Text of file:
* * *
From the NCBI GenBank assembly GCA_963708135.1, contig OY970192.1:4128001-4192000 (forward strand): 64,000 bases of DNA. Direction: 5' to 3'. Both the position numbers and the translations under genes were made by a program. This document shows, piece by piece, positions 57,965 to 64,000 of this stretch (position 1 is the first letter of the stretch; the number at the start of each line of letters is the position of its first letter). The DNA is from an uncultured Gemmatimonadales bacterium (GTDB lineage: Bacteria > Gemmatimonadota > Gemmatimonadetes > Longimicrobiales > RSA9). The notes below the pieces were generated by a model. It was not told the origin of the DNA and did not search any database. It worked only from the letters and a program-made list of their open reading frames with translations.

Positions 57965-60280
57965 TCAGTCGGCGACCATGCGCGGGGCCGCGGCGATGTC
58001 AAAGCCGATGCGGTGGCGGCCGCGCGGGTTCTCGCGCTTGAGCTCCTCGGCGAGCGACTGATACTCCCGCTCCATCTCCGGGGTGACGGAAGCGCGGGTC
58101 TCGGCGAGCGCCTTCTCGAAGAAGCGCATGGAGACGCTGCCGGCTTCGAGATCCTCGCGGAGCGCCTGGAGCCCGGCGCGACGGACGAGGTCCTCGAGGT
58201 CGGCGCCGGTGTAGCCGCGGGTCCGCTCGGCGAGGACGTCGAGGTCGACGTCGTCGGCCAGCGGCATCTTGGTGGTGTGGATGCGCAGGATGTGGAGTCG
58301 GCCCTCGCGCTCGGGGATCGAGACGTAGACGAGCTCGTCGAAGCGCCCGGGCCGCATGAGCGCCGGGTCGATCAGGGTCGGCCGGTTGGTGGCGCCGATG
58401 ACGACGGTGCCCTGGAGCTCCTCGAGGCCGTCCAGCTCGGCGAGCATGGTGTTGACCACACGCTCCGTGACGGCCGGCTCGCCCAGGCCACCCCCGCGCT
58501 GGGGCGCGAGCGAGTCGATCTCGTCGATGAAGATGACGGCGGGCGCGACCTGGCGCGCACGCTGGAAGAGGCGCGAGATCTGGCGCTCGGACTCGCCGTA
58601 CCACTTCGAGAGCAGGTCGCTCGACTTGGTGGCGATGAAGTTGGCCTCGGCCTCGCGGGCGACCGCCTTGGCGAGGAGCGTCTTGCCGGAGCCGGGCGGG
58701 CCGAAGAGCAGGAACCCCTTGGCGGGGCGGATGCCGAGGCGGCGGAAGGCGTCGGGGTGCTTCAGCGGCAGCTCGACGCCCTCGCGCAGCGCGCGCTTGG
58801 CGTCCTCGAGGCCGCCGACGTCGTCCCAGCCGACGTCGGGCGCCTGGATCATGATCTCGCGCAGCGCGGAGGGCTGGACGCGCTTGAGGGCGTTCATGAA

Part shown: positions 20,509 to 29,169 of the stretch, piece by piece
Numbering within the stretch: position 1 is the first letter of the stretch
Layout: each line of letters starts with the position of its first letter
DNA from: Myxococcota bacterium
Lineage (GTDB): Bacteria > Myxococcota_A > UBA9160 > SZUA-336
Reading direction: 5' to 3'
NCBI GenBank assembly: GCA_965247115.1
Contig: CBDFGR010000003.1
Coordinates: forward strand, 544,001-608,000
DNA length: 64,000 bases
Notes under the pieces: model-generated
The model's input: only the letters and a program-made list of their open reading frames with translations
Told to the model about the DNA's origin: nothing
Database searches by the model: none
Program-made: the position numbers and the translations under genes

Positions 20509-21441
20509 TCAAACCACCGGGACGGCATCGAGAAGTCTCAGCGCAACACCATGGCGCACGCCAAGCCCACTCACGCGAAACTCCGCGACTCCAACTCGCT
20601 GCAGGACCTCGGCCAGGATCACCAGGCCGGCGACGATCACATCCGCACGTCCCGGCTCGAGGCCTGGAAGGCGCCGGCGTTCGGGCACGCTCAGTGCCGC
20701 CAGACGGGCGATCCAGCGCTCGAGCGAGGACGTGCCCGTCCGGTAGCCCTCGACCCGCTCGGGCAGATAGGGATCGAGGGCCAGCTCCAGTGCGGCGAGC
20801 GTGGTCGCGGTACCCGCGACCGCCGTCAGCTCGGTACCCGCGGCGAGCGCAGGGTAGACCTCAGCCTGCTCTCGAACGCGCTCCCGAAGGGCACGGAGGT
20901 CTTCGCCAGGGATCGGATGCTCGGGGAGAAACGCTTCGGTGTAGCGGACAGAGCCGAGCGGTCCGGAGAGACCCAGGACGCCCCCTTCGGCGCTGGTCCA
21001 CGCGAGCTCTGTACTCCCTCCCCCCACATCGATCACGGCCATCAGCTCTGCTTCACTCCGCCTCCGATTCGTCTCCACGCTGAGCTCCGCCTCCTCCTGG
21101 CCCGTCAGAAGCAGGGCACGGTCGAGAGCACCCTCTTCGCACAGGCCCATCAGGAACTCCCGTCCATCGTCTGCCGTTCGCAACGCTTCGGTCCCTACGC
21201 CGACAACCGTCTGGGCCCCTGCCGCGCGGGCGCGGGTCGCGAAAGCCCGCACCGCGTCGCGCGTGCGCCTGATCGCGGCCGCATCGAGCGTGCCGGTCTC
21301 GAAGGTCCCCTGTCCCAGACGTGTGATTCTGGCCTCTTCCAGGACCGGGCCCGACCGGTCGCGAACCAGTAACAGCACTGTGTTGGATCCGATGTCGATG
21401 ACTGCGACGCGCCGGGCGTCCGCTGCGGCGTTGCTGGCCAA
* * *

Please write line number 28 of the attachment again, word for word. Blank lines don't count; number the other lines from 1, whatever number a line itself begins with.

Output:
Positions 20509-21441